I have been using them for several years now. I love them. I highly recommend you look for a used set of drivers and give it a try. Radio Shack made some decent drivers that were good for a first pair and give you an idea of the sound.
In general an open baffle or open back speaker will be challenged for LF response as the back waveform at long wavelength frequencies can cancel with the front waveform. There are some exceptions where this is acceptable or desirable like guitar amps.
I am not familiar with these products but recall the old electrostatics were dipole radiators.
And big drivers are not good for high frequencies, including small opening angle.
Open drivers also emit sound from the back, that bounces of the back wall and colours the sound.
IMHO, 1950s audiophool stuff.
Yes they definitely have bass issues but the midrange is wonderful. I highly recommend you get a cheap pair of drivers and try them to see if you like the sound. I built my first baffle out of diaper boxes and they intrigued me enough to build a proper baffle. Now I listen to them almost every day.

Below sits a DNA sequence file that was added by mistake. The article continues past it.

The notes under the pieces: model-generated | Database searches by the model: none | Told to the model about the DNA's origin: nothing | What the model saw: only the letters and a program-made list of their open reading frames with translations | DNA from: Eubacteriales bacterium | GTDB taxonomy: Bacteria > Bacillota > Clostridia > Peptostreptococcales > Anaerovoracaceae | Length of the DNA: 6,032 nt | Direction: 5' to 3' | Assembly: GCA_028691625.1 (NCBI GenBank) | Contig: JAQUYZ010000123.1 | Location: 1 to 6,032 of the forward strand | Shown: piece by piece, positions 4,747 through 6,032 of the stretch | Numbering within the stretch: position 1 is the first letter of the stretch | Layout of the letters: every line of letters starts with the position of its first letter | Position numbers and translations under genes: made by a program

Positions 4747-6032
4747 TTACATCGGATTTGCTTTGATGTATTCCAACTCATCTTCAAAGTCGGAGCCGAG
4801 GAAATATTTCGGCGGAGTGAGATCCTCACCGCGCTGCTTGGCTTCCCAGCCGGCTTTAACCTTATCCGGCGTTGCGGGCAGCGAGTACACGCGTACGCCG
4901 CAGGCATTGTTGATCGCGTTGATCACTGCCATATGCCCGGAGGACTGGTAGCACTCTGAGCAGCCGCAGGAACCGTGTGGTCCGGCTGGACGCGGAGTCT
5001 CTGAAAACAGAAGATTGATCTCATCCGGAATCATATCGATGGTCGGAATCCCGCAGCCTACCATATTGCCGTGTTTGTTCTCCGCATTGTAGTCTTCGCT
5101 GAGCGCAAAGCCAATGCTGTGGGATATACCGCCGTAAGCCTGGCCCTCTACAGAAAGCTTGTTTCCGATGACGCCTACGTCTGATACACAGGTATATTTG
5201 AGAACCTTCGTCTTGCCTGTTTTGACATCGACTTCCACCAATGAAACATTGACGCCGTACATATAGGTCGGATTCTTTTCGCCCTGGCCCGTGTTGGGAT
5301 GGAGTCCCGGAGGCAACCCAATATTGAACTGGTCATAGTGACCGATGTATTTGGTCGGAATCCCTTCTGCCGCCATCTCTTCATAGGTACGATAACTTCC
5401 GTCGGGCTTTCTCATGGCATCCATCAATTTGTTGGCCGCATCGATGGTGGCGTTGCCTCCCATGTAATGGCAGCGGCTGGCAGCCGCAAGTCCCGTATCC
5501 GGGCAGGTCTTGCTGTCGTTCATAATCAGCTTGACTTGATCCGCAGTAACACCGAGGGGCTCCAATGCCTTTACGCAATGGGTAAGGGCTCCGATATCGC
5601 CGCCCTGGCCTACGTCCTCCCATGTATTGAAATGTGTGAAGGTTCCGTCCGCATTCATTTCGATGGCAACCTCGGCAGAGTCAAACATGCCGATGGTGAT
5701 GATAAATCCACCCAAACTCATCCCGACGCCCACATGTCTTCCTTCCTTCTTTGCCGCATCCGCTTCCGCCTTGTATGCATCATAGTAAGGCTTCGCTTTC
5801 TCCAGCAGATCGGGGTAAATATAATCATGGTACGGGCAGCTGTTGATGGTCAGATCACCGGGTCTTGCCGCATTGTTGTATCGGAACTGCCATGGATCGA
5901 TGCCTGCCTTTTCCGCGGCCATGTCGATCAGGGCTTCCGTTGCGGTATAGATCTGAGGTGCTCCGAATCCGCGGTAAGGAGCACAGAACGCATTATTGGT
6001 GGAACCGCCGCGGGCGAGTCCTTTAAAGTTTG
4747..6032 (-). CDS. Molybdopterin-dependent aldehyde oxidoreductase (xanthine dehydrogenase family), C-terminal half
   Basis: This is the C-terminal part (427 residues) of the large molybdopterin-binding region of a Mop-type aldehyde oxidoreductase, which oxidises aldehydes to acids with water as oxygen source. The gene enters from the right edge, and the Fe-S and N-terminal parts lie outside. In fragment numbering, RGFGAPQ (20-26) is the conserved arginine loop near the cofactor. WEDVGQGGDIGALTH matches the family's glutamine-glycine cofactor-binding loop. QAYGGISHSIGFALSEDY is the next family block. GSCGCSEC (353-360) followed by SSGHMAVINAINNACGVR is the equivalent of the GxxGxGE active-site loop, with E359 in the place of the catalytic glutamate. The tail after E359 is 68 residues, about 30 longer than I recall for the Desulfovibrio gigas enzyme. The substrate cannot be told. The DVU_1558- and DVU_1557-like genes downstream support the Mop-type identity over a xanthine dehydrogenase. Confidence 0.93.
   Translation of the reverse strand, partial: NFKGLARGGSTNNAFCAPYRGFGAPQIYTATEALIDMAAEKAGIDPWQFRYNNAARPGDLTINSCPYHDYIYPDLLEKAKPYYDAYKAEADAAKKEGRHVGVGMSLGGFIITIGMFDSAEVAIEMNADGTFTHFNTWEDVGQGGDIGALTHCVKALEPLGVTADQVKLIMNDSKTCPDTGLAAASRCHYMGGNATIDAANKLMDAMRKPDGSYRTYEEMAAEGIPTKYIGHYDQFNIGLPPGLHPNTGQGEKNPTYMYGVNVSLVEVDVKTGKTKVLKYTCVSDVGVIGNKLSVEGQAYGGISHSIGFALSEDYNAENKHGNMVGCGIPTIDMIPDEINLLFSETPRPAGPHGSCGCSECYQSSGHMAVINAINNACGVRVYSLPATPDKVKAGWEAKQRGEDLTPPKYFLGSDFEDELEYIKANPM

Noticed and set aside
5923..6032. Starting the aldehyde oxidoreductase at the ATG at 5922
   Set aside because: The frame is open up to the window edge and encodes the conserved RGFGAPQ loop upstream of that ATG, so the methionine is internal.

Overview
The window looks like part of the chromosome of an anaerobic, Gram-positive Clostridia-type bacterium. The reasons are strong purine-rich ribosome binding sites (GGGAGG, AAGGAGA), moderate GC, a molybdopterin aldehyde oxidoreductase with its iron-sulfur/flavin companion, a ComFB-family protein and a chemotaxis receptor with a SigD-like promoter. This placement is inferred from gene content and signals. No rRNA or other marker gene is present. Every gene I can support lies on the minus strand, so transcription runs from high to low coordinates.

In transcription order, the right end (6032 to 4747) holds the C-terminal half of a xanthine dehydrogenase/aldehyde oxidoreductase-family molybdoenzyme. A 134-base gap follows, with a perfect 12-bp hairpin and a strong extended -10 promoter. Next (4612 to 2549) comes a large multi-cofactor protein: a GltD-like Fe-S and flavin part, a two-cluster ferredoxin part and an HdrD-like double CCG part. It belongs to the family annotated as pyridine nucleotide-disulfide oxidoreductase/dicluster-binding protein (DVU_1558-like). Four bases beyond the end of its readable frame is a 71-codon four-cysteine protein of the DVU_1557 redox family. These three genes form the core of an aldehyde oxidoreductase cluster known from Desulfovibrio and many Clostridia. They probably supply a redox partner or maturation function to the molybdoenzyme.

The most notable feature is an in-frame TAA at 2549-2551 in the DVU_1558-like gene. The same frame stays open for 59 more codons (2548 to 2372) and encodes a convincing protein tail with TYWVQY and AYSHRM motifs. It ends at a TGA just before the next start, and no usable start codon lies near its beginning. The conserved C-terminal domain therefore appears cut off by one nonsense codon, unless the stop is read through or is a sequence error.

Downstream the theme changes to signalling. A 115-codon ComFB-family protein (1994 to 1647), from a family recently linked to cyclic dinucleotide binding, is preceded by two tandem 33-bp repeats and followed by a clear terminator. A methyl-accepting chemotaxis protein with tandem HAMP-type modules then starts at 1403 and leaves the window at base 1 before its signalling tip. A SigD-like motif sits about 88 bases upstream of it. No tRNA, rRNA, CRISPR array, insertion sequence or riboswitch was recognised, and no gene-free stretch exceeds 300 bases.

Thanks for the responses, guys. I had a gut feeling that an open baffle design didn't really have a place in the studio due to phase issues, but you know.. What if they were a great option and I was just using old dogmatic ideas? I'd be a fool. Thanks for the confirmation.
They are an interesting option to check a mix on, and can be fun to listen to. I have several 800 ohm small speakers that will run off a headphone amp, sounding really good in their way. Making a full range array out of multiples, on a baffle board, improves the sound. Antique style tube guys will run speakers like that directly off a power tube, cap coupled rather than transformer coupled. Lots of different methods for enjoyment listening, but won't ever be first choice for serious monitoring.